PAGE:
Put Your Best Spin on the Ball: J.D. Durkin's Takeaways from the DNC Debates

REPORTER'S NOTEBOOK

by J.D. Durkin

MIAMI ー Season 4 of "The West Wing" ー Sorkin's last ー portrays Martin Sheen as the president in the throws of a bruising reelection bid. In one key debate scene, the president strikes a too-perfectly-scripted blow, eliciting eruptions from his team of aides, aka our other main characters. Sam Seaborn triumphantly exclaims, "Strike 'em out, throw 'em out!" before turning to reporters: "Anybody want spin?"

A sea of hands and shouts shoot up: access to a key campaign figure and inside source. Gold.

Even if Sorkin's portrayal of the White House press shop is comedically dramatized, his depiction of debate night spin room anxiety is not. In 2019, reporters shout questions indiscriminately into a never-ending chaos, while countless walking-while-tweeting collisions mix with live shot wires, blinding LEDs, and endless body blows fighting to the front of scrums.

While the first Democratic primary debates were (in theory) by the DNC for the American people, they were really by the media for the media. With 20 candidates there, access even for the lesser-knowns ("Spiritual author who?") became a fierce fight at times, all jockeying for a soundbite. For the most part, access to the candidates in the spin room more or less fell in line with this reporter's expectations: the frontrunners got the oven-mitt treatment (limited press availability) while the one-percenters were open and approachable.

Outside of specifically-arranged interviews, reporters were likely out of luck trying to score a question to candidates like Sen. Elizabeth Warren or Sen. Kamala Harris; fmr. VP Joe Biden didn't even make a spin room appearance, opting to stay in the debate hall after a performance panned by some as a "disaster."

But for the rest of the pack … anybody want spin? I posed this question to most candidates I came across: what were you not asked about that you really wanted to answer?

Mayor Bill De Blasio and Sen. Michael Bennet pounced on the same theme: "Education. I wish it would come up in these debates," the NYC mayor told me.

The Colorado Senator added enthusiastically, "We went an entire presidential season last year without a single question on education in the debates."

Other night-one candidates expressed a similar frustration: "I thought we were gonna have a deeper dive on climate," Rep. Tim Ryan told Cheddar. Gov. Jay Inslee, naturally, told me, "Climate change in depth. That's what we need."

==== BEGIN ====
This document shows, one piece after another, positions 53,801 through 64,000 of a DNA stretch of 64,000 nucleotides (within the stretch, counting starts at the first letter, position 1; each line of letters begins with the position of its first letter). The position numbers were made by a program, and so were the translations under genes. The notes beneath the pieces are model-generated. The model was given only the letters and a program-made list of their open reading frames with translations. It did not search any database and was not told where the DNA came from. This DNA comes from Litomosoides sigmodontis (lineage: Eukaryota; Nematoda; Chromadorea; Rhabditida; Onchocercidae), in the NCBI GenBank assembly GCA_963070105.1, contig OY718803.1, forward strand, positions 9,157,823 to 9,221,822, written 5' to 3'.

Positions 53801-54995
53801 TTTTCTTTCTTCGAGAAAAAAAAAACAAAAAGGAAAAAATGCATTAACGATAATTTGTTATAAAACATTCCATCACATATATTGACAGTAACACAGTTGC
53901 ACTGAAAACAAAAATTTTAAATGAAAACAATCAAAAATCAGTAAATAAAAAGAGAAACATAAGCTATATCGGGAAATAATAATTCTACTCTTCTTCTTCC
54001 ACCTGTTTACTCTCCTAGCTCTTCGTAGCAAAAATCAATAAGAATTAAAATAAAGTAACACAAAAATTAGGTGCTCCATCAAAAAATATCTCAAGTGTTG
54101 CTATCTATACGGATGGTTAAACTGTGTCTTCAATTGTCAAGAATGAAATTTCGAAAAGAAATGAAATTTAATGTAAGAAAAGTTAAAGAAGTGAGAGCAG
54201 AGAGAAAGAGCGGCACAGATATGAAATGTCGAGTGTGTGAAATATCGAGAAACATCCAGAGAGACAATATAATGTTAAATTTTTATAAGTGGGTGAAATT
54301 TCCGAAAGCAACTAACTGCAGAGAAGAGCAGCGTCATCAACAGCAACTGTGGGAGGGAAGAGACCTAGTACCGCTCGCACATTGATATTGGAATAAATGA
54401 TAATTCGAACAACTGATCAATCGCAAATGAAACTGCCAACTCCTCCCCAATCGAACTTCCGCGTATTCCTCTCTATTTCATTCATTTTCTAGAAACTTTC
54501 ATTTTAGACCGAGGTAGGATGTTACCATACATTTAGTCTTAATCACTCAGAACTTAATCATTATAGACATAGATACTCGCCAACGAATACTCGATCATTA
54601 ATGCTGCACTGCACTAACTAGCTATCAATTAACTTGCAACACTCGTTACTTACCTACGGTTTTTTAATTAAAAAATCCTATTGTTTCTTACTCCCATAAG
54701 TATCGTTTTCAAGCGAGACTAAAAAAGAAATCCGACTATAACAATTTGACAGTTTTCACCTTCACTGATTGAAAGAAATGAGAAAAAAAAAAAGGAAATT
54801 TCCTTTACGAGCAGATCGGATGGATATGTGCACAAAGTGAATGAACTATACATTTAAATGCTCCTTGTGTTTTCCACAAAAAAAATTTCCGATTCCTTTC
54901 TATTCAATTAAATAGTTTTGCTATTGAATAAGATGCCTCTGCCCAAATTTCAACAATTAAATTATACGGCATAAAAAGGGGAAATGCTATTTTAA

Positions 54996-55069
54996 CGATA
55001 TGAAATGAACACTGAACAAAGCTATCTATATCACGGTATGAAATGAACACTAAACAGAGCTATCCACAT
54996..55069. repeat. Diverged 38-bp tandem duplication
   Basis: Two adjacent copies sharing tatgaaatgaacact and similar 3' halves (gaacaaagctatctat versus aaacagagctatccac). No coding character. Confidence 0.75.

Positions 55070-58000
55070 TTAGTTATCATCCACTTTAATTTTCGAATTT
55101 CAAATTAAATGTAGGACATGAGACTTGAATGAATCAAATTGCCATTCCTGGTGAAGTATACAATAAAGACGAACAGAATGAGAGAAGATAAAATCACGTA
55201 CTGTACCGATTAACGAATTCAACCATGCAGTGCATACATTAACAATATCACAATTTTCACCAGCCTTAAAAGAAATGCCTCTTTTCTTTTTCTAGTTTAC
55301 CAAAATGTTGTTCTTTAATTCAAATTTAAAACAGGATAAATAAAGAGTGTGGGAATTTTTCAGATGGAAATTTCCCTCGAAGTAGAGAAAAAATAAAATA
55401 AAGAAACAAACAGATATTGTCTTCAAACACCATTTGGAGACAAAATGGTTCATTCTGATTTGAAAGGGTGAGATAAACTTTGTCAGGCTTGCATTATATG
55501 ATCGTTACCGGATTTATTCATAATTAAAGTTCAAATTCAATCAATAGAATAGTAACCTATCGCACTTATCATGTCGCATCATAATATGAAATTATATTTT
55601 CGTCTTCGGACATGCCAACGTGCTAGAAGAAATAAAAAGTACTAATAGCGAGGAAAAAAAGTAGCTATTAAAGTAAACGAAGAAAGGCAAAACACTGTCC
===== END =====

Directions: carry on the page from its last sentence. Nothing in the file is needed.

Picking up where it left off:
Sen. Amy Klobuchar added a unique response to the mix… and a familiar one: "I would have liked to be asked about Russian interference, and the opportunity to talk more about climate change." (The Sunrise Movement said they were "disappointed & angry" over the lack of climate coverage Wednesday.)

The business guy, former Rep. John Delaney: "Trade… we got Trump because of our position on trade in my opinion… I would get us back into TPP and I would end these trade wars."

Former Gov. John Hickenlooper: "How healthcare can really change and be a revolution instead of a sudden transformation," on a hot-button issue of the week.

Rep. Eric Swalwell opted to highlight his oversight back in Washington: "More about the work I've done to defend our democracy while it's been on the ropes."

Marianne Williamson told Cheddar, "I want to have a conversation about the military industrial complex. I want to have a conversation about America's war machine. About how we've completely given up our moral values."

Andrew Yang, who spoke the least on the debate stage Thursday, said, "Putting money directly in the hands of families," while Sen. Bernie Sanders gave Cheddar a familiar topic to emphasize, saying, "There's an issue the media doesn't talk about at all, and Congress doesn't really talk about it. And that is: who has the power in America?"

As the flights depart from MIA, the campaigns will huddle, adjust, digest, and adapt all with next month's debate in Detroit firmly locked in mind. They'll all have one goal: landing that perfect viral punch that's almost too-perfectly-scripted, the one that makes their aides erupt in the spin room.

Strike 'em out, throw 'em out.

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